After having their first child, Adrian and Lyndee knew that they wanted to grow their family. “We always planned on having more [children]. When that didn’t come around, we decided to go on the path of caring for a foster child” says Adrian.
After providing respite foster care, the couple are now providing long-term care afor more than three years. “He’s one of the family. We've welcomed him on board long-term, and he's part of our family now” says Adrian.
Both Adrian and Lyndee knew that VACCA was the right fit for them as soon as they started their foster care training. “I enjoyed the training and when we walked out we were like, this is the organisation that we need to be with” says Adrian.
At the heart of the care they provide to the children is a connection to culture and community. “Culture, we embed it in everyday life. It's embedded in our family, so we live and breathe it every day” says Lyndee.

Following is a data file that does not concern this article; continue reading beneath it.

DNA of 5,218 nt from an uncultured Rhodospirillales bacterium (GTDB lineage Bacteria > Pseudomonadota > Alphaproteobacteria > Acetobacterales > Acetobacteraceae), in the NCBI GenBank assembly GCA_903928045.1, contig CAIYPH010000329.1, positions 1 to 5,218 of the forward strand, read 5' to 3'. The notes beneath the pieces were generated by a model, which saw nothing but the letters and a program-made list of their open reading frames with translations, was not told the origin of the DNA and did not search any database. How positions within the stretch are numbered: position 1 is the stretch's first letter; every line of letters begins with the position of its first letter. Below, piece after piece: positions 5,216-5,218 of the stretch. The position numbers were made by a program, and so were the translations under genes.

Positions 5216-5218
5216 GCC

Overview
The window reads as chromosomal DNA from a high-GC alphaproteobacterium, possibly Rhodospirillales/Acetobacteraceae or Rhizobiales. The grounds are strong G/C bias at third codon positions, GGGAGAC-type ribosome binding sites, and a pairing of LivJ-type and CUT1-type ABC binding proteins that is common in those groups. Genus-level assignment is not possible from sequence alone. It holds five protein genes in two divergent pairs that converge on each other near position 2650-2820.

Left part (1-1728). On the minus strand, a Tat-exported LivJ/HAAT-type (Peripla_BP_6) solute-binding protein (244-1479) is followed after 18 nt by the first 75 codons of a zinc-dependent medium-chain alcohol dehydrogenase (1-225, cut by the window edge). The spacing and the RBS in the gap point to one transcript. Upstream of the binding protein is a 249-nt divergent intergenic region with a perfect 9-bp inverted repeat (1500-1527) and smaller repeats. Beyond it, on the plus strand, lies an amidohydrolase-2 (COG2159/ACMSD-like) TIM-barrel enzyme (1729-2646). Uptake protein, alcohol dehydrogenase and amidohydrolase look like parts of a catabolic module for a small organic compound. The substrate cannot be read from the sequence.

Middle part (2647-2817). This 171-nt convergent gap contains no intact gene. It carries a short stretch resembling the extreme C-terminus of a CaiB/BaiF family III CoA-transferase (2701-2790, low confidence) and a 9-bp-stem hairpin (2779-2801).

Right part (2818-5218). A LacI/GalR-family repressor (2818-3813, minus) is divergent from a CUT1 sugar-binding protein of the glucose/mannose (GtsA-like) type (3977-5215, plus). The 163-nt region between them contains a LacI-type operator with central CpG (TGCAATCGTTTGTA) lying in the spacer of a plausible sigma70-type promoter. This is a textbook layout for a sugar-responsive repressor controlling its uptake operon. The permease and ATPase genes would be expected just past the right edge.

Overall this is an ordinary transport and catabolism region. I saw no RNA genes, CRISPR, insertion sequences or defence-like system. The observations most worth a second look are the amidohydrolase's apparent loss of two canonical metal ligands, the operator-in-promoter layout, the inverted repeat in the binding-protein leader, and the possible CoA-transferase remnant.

For the couple, connecting children with their culture and identity is just as important as providing a safe and stable home environment. “Our priority is connecting him to his culture. We've seen the benefits, he's very proud of his culture now. He's doing so well now because he's so connected to his Aboriginality” says Lyndee. “It really has been quite healing for him to know where he comes from and where he sits in community.”
Watching the children in their care grow and develop is the most rewarding part of being a carer, says Lyndee. “He's grown in confidence since he's coming into our care. He's just grown more and more confident each day, he takes on new challenges” she says. “It's rewarding to see where he's come from to where he is now. He's just grown in himself as a person.”
For Adrian and Lyndee, providing a safe and loving home for a child is something anyone can do. “I think anyone could be a carer. You’ve just got to have the time and have a loving and kind nature” says Lyndee.